Oral History

Henny Fletcher Aronsen describes arrival at the Stutthof camp

Henny was born into an upper-middle-class Jewish family in Kovno, Lithuania. She and her brother attended private schools. In June 1940 the Soviets occupied Lithuania, but little seemed to change until the German invasion in June 1941. The Germans sealed off a ghetto in Kovno in August 1941. Henny and her family were forced to move into the ghetto. Henny married in the ghetto in November 1943; her dowry was a pound of sugar. She survived several roundups during which some of her friends and family were deported. Henny was herself deported to the Stutthof concentration camp in 1944, when the Germans liquidated the Kovno ghetto. She was placed in a forced-labor group. The Germans forced Henny and other prisoners on a death march as Soviet troops advanced. After Soviet troops liberated Henny in 1945, she eventually reunited with her husband and moved to the United States.


As we came to Stutthof, they told the women to get out, and they said we will meet, we'll meet up with your, uh, husbands and fathers later on. So my sister-in-law, the two of us got off the train, and, uh, I think, you know, I'm not sure if they had transportation. Yes, they had, I think, open, open trucks where we were, uh, piled in, and we were brought to Stutthof. And then we were told, of course, right away my coat was taken away, and whatever else I had, which was very little, I suppose, because, uh, I didn't have a chance to take anything with me. And I held on to my mother, and then they told us to disrobe. Uh, you know, they had always tables and young Germans sitting behind it. And they said to us, "Okay, go in in this large area and disrobe." I mean by disrobe take everything off. So here I am next to my mother, hundreds of women, and we had to be totally naked coming in in front of a desk with a bunch of young hoodlums. So what do you think in a case like that? They are creatures from some other planet. There was no planet then, but creatures from hell. Why should I bother worrying about them, what they look at me. Because how demeaning can you even feel with standing your mother and relatives and friends, I mean I didn't have relatives, my, my sister-in-law. And here you are standing totally naked, and they look at you, it's like.... So, uh, I just stood there, and they just looked at us, and then they told us to go in the back to take showers, and they gave us the uniforms, the striped uniforms, and this is how our ordeal started. And this is concentration camp.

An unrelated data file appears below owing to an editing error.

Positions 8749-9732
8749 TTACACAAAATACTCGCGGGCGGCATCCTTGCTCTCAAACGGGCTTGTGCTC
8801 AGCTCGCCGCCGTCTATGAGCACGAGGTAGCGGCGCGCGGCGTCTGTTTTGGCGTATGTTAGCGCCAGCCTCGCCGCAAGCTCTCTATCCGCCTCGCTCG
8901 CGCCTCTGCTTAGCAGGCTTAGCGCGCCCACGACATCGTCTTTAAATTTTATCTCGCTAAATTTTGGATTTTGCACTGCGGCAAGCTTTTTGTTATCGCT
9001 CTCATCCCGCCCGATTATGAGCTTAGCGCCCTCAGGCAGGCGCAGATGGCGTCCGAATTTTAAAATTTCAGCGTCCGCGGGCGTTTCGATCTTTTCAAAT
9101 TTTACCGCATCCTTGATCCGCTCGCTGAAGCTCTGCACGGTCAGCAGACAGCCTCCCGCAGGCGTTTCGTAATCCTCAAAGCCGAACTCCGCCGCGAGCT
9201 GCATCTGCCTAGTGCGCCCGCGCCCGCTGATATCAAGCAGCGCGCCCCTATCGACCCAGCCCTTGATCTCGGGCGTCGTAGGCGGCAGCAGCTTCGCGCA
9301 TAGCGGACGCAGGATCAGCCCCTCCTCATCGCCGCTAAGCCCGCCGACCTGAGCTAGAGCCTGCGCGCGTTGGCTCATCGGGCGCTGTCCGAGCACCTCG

• US Holocaust Memorial Museum Collection
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